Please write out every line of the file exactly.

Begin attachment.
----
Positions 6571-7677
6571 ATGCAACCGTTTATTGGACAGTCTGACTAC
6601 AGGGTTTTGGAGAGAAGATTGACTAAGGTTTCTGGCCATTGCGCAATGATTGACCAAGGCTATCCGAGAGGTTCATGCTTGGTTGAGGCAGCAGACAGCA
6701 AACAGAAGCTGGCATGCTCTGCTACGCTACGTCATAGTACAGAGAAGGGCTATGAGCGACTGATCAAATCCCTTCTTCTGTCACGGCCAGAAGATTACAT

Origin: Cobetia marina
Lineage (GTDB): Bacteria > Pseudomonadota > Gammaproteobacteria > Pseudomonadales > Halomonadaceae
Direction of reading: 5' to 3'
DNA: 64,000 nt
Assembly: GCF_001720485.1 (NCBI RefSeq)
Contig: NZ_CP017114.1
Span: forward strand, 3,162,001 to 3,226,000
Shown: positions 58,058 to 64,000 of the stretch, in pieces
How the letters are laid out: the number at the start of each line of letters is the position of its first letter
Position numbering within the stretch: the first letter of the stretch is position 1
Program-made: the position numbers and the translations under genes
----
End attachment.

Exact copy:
Positions 6571-7677
6571 ATGCAACCGTTTATTGGACAGTCTGACTAC
6601 AGGGTTTTGGAGAGAAGATTGACTAAGGTTTCTGGCCATTGCGCAATGATTGACCAAGGCTATCCGAGAGGTTCATGCTTGGTTGAGGCAGCAGACAGCA
6701 AACAGAAGCTGGCATGCTCTGCTACGCTACGTCATAGTACAGAGAAGGGCTATGAGCGACTGATCAAATCCCTTCTTCTGTCACGGCCAGAAGATTACAT

Origin: Cobetia marina
Lineage (GTDB): Bacteria > Pseudomonadota > Gammaproteobacteria > Pseudomonadales > Halomonadaceae
Direction of reading: 5' to 3'
DNA: 64,000 nt
Assembly: GCF_001720485.1 (NCBI RefSeq)
Contig: NZ_CP017114.1
Span: forward strand, 3,162,001 to 3,226,000
Shown: positions 58,058 to 64,000 of the stretch, in pieces
How the letters are laid out: the number at the start of each line of letters is the position of its first letter
Position numbering within the stretch: the first letter of the stretch is position 1
Program-made: the position numbers and the translations under genes